Also, I do not know how I went this long without putting Guster’s Lost and Gone Forever on the iPod, but I’ve only just now done it. I have no excuse.

Now all I have to do is pack for the UK, back-up every file on my laptop, finish writing art descriptions, prepare two weeks of website freebies for Atlas, write my wedding vows, assemble the playlists for the reception, complete my writing assignment, buy 20 tickets for Sky Captain for use after the rehearsal dinner, prepare and mail packages to Australia and South Africa, get the hamster ready to travel, and calm the fuck down.

Then I get to wear the tux and the ring I just tried on, and kick it like there’s gonna be a law. After that it’s all jets and lag, engines and oceans, extra U‘s and fewer R‘s in the fish-and-chips, bangers-and-mash, Strat-This-Upon-That capital of the world. If you need to reach me, I’ll be in the castle on the hill, the island north of Scotland, the cinema on Portobello, the Eye on the Thames, in one of the world’s two great cities to endure the world’s two great urban fires. I’ll be jumping the pond, riding the rail, and driving on the wrong side for fourteen newlywed days, and you haven’t heard the last of it. So sod off, motherfucker, ’cause I’m going where the punks have been in revolt since they were painted blue.

Also, I’ll be in Wales.

Noise: Soul Coughing, “Screenwriter’s Blues”


September 14, 2004

Off to Britain… But First!
Sara and I are in the final stages of crazy prep mode for all things wedding and honeymoon related. I’m assembling songs for the reception, she’s preparing the program cards for the ceremony. She’s gathering passports and plane tickets, I’m writing about Turkish vampires. Strange, this sensation; I’m ridiculously busy, horridly behind in all things, and unbelievably excited about the next few days. Hopefully, on flights, trains, and ferries throughout the UK I’ll find some time to be productive (not just on current assignments but… future assignments as well, he said with a wink and a whisper).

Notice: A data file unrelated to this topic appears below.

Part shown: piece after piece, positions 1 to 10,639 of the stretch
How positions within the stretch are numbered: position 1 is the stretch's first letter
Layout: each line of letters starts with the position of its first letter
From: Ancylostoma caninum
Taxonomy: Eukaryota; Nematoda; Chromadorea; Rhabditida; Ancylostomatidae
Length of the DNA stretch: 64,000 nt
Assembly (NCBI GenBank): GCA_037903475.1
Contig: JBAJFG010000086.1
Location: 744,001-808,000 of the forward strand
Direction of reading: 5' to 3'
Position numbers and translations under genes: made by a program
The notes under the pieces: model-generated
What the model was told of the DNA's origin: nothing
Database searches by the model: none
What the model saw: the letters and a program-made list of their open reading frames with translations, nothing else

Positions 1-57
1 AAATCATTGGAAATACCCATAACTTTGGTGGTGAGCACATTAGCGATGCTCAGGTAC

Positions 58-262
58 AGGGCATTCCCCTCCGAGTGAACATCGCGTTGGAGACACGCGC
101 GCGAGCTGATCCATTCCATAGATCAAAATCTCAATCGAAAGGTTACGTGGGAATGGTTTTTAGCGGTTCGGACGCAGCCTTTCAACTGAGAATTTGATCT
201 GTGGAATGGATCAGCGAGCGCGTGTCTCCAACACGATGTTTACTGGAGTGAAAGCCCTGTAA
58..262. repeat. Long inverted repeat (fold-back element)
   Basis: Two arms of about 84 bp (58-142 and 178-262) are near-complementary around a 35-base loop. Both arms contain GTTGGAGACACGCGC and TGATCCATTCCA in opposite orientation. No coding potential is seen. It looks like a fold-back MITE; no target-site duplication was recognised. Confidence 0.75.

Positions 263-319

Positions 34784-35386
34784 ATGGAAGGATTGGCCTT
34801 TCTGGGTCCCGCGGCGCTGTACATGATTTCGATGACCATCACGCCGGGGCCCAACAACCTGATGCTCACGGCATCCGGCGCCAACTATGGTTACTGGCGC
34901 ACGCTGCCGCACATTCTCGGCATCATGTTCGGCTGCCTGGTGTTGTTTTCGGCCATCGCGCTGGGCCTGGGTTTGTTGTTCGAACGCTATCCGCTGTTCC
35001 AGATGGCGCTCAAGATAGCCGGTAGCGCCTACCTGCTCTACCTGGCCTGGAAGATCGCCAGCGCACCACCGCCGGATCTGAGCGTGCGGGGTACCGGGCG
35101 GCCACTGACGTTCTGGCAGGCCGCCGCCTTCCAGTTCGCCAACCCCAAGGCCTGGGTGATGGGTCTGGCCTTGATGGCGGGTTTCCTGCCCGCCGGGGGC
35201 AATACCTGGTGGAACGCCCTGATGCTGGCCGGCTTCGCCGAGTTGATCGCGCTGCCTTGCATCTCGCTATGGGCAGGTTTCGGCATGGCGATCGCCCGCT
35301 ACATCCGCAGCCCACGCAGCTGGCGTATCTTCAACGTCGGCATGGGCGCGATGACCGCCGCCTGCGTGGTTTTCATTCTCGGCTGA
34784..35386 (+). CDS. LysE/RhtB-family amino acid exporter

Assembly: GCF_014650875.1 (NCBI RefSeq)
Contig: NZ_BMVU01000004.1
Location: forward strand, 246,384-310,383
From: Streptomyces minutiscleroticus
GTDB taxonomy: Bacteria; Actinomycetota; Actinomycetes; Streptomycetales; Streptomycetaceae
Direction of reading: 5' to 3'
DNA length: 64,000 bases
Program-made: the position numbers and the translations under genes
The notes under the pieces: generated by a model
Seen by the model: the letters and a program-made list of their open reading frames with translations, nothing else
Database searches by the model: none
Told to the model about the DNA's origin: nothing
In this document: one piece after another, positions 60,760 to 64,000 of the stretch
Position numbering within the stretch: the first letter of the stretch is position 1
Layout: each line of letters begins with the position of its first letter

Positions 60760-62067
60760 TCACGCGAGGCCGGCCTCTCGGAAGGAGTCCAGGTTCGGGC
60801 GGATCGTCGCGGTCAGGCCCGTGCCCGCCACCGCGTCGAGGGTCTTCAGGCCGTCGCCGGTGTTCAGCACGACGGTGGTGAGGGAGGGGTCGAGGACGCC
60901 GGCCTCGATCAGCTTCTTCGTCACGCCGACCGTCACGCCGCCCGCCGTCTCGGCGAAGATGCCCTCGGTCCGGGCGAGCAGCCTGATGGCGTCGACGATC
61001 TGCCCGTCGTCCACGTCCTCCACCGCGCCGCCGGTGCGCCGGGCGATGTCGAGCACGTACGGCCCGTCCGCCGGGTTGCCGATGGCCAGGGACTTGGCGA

Married? Me? No, but ask me again on Sunday.

Noise: Fatboy Slim, Live at Brighton Beach


September 9, 2004

Go to England and Sit in the Dark
See a movie in the UK? “Bah!” I said. “Not unless it’s a peculiar screening of an archaic gem at some art house in Edinburgh.” Once again, I demonstrate that I don’t know shit about nothing. Unable to get any screen in the States to show any two frames of Michael Winterbottom’s Code 46, I’m now planning on catching it at a cinema in Notting Hill. (If it surprises you to know that I’ll fly thousands of miles to a foreign country to see a futuristic detective movie, then we haven’t been properly introduced.) If nothing else, I’ll do this because seeing a movie seems like the proper punctuation between a day of used bookstores and an evening at the pub with my new bride, like a two-hour em dash.


September 9, 2004

A is for Awesome
Let it be known that the following people are awesome: Nicole Lindroos, Chris Pramas, and Ricky Jay. Respect them for their generosity, their oddities, and their wisdom. Fear them for their verve, their skills with cards, and their knowledge of the occult.


September 8, 2004

Movie Theatre Found in Parisian Catacombs
This is too wonderful. Three days after the Paris police discovered a fully functional cinema and bar in the caverns beneath the city, they returned to find the professionally installed electrical systems and all three of the site’s phone lines had been cut. On the floor was a note, which had not been there three days prior. “Do not try to find us,” it read.